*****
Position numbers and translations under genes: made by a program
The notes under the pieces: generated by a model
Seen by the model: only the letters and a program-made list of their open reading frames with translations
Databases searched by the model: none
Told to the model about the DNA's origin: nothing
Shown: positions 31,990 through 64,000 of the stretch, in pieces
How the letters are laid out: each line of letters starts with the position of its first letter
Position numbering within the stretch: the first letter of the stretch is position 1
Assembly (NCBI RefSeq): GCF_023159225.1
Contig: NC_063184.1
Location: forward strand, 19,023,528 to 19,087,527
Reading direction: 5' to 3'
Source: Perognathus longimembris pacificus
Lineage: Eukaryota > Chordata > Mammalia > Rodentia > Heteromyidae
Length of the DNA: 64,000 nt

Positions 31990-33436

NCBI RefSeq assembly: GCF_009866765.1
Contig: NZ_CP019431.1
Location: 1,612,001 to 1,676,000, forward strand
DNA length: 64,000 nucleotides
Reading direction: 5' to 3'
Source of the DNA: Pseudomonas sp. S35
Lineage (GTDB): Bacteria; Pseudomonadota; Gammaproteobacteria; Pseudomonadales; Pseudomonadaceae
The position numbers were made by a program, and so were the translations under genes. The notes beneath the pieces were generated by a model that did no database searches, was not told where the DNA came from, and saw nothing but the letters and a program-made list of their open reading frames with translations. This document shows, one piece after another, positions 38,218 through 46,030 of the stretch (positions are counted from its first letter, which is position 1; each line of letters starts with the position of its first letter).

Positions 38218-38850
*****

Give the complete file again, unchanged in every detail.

Position numbers and translations under genes: made by a program
The notes under the pieces: generated by a model
Seen by the model: only the letters and a program-made list of their open reading frames with translations
Databases searched by the model: none
Told to the model about the DNA's origin: nothing
Shown: positions 31,990 through 64,000 of the stretch, in pieces
How the letters are laid out: each line of letters starts with the position of its first letter
Position numbering within the stretch: the first letter of the stretch is position 1
Assembly (NCBI RefSeq): GCF_023159225.1
Contig: NC_063184.1
Location: forward strand, 19,023,528 to 19,087,527
Reading direction: 5' to 3'
Source: Perognathus longimembris pacificus
Lineage: Eukaryota > Chordata > Mammalia > Rodentia > Heteromyidae
Length of the DNA: 64,000 nt

Positions 31990-33436

NCBI RefSeq assembly: GCF_009866765.1
Contig: NZ_CP019431.1
Location: 1,612,001 to 1,676,000, forward strand
DNA length: 64,000 nucleotides
Reading direction: 5' to 3'
Source of the DNA: Pseudomonas sp. S35
Lineage (GTDB): Bacteria; Pseudomonadota; Gammaproteobacteria; Pseudomonadales; Pseudomonadaceae
The position numbers were made by a program, and so were the translations under genes. The notes beneath the pieces were generated by a model that did no database searches, was not told where the DNA came from, and saw nothing but the letters and a program-made list of their open reading frames with translations. This document shows, one piece after another, positions 38,218 through 46,030 of the stretch (positions are counted from its first letter, which is position 1; each line of letters starts with the position of its first letter).

Positions 38218-38850